In summary, this is the first study to quantify the shared etiology between type 1 diabetes and Hashimoto’s thyroiditis. Our findings expand the current knowledge by demonstrating a considerable etiologic overlap, explained by genetic, but also individually unique environmental factors. This provides a foundation for future research aimed at characterizing the underlying biological mechanisms and modifiable risk factors.

Supplementary materials

This is linked to the online version of the paper at https://doi.org/10.1530/EJE-22-0025.

Declaration of interest

The authors declare that there is no conflict of interest that could be perceived as prejudicing the impartiality of this study.

Funding

County Council of Värmland (J S), the regional agreement on medical training and clinical research (ALF) between Stockholm County Council and Karolinska Institutet (S B), Swedish Society for Medical Research (S B), Åke Wiberg Foundation (S B), The Swedish Research Council (O K), and Novo Nordisk Foundation (O K).

Author contribution statement

J S, R K-H, O K, and S B conceived the study. J S and R K-H designed the study and wrote the first draft of the manuscript. R K-H carried out statistical analysis. P M and S G acquired the necessary data. All authors were involved in the revision of the manuscript and approved the final version. J S and R K-H are the guarantors of this work and, as such, had full access to all of the data in the study and take responsibility for the integrity of the data and the accuracy of the data analysis.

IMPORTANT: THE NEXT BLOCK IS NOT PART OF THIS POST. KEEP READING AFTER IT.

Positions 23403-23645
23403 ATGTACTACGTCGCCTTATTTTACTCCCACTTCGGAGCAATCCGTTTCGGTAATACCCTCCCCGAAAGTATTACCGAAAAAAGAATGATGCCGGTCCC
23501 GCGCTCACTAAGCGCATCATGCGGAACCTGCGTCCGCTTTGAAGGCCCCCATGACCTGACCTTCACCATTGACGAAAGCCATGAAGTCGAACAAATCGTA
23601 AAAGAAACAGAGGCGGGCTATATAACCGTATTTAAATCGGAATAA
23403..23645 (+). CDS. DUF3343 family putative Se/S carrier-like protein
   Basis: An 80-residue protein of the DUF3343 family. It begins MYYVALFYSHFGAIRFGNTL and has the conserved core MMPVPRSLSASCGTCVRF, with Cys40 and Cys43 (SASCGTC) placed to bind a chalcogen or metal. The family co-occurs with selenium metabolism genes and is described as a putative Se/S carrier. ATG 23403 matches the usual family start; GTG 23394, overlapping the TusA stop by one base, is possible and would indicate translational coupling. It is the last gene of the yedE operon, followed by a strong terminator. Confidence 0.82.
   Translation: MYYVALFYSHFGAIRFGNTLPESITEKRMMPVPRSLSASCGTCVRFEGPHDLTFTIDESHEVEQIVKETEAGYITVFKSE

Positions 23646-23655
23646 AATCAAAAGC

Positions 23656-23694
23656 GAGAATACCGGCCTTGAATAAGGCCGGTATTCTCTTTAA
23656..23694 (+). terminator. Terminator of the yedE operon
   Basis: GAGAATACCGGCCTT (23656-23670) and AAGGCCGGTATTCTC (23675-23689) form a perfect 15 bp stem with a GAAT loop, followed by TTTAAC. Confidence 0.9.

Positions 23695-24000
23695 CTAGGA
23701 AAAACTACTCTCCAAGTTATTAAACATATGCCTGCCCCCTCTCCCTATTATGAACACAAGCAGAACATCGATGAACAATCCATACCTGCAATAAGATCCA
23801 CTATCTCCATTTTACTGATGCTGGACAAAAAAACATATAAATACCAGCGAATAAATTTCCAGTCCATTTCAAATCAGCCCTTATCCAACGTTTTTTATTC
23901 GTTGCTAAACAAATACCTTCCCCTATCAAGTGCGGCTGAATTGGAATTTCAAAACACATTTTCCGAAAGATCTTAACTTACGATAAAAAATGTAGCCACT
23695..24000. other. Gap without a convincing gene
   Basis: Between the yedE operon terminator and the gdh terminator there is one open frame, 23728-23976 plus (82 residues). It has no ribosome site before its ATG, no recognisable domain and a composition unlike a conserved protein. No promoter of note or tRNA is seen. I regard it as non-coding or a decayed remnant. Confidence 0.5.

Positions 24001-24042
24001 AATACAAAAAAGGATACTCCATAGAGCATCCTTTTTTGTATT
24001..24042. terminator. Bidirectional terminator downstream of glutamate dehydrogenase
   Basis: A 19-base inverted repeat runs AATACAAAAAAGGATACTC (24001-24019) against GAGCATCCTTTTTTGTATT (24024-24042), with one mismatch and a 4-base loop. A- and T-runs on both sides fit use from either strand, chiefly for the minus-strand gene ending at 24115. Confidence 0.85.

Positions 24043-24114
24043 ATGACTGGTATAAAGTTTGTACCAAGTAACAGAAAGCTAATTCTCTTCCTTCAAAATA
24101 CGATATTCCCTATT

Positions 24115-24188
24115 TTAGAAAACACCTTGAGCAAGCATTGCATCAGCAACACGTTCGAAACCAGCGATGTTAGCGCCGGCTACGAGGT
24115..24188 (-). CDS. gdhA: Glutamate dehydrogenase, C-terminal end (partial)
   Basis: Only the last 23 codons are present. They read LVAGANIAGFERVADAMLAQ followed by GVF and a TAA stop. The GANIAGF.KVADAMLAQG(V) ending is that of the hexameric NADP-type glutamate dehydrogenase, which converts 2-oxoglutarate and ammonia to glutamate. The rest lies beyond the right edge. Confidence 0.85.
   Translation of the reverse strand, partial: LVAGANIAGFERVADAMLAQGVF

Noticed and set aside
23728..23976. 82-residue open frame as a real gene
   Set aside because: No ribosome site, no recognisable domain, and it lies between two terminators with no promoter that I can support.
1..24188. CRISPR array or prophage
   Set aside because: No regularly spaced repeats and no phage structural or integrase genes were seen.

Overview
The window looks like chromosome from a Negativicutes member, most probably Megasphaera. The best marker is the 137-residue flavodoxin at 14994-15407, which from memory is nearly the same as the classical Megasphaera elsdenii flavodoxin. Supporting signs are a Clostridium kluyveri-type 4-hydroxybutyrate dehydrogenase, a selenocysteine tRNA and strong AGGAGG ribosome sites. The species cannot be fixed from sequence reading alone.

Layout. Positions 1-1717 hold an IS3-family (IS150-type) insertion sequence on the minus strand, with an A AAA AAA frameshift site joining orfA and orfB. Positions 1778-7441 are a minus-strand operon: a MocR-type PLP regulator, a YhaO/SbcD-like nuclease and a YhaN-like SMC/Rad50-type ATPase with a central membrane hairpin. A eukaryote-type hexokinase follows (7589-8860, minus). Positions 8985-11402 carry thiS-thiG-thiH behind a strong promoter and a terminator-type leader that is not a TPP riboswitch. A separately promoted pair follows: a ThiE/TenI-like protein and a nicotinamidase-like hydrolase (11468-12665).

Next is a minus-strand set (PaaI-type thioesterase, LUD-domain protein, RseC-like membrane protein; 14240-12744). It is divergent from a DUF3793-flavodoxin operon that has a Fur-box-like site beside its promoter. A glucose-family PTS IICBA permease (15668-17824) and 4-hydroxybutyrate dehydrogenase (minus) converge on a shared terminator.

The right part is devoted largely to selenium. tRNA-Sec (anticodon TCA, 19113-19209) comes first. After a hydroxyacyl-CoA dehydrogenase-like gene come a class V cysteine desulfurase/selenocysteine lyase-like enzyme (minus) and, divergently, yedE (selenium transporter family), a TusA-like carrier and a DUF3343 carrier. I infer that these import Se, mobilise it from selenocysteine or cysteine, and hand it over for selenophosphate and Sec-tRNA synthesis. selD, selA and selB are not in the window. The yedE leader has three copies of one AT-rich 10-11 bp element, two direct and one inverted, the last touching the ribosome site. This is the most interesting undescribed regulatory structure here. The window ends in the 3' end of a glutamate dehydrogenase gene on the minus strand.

Acknowledgements

The authors acknowledge The Swedish Twin Registry for access to data. The Swedish Twin Registry is managed by Karolinska Institutet and receives funding through Vetenskapsrådet under grant number 2017-00641.

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  • 2

    Taylor PN, Albrecht D, Scholz A, Gutierrez-Buey G, Lazarus JH, Dayan CM, Okosieme OE. Global epidemiology of hyperthyroidism and hypothyroidism. Nature Reviews: Endocrinology 2018 14 301316. (https://doi.org/10.1038/nrendo.2018.18)